Greek government plays hard politics with asylum seekers

Greek government plays hard politics with asylum seekers

By Carla Deckers

After some months of hectic activity behind the scenes, we are back with a new post on the political situation regarding asylum and migration matters in Greece.

Everyday, dinghies are arriving at the shores of Lesvos, Chios or Samos carrying desperate people, among them many pregnant women and babies. Camps, such as Moria are dramatically overcrowded. This year alone, 62,000 people arrived on the islands. Winter is close and news of people freezing to death will come. 

New policies

Obviously the situation has to change as quickly as possible. However, the direction the Greek government is heading towards is alarming. Here is a brief overview on what the new Greek government plans to do.

Politico and The Guardian report that overcrowded camps on the islands will be shut down and replaced by detention centres. These may be on uninhabited islands or in isolated areas on the mainland.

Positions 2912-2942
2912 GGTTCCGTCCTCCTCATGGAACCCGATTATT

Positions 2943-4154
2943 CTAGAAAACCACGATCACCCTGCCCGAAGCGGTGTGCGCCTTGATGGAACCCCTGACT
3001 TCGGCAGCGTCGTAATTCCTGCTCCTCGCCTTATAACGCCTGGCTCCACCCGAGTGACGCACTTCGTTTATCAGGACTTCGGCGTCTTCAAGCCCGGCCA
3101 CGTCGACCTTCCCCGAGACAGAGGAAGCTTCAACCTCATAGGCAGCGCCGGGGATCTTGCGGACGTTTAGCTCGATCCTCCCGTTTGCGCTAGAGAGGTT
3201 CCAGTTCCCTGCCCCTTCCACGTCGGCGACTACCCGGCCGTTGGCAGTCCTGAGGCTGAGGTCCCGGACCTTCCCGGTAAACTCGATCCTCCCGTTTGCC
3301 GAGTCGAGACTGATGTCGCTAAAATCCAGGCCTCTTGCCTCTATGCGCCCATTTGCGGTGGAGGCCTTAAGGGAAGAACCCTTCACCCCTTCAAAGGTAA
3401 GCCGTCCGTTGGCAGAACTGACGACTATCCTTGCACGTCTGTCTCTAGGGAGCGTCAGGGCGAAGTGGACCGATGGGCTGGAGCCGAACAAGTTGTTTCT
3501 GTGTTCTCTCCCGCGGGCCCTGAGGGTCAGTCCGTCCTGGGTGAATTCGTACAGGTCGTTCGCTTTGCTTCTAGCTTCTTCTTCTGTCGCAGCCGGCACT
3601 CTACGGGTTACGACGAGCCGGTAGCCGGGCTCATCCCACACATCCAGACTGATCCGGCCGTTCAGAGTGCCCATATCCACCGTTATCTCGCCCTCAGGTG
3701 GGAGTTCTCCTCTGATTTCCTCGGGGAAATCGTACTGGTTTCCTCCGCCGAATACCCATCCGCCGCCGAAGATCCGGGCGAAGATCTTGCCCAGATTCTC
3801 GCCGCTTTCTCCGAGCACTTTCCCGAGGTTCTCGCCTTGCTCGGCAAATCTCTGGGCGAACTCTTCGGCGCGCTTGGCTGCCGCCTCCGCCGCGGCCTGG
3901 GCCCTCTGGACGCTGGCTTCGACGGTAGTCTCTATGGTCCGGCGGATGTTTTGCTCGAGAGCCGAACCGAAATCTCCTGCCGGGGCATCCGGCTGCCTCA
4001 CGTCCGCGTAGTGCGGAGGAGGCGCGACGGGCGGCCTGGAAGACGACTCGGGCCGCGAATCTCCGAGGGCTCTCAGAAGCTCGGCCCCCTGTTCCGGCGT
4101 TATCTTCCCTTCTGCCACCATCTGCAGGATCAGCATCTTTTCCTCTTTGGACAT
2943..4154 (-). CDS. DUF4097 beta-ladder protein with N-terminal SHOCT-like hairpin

These centres will be closed facilities. People’s freedom of movement will be severely restricted. They will not be free to go in and out as they wish. They will have to stick to certain schedules

What’s the point of these changes? 

  • By establishing these detention centres, deportations will be easier and faster
  • Only registered NGOs will have access to the camps and these registrations are tightly controlled.
  • These changes will not improve the conditions of asylum seekers.

Impact on lives

“Asylum seekers can be detained in Greece for extended period and with limited means of appeal (the asylum rejection), in clear violation of international standards, under which detention should not be the rule.” 

Amnesty International comment on the government’s plans

The International Organisation of Migration (IOM) warned that camps on the  Greek mainland, especially Athens and Thessaloniki, are already beyond capacity. 

By early 2020 more than 20,000 asylum seekers will be transferred to the mainland. What does this mean for CRIBS International? Work on the ground will become even tougher. Accommodation will become scarcer, hospitals more overcrowded and discriminatory attitudes will increase.

So please everyone, spread the word. Discuss this with  friends, family or neighbours and keep on supporting us. Donations are needed more than ever.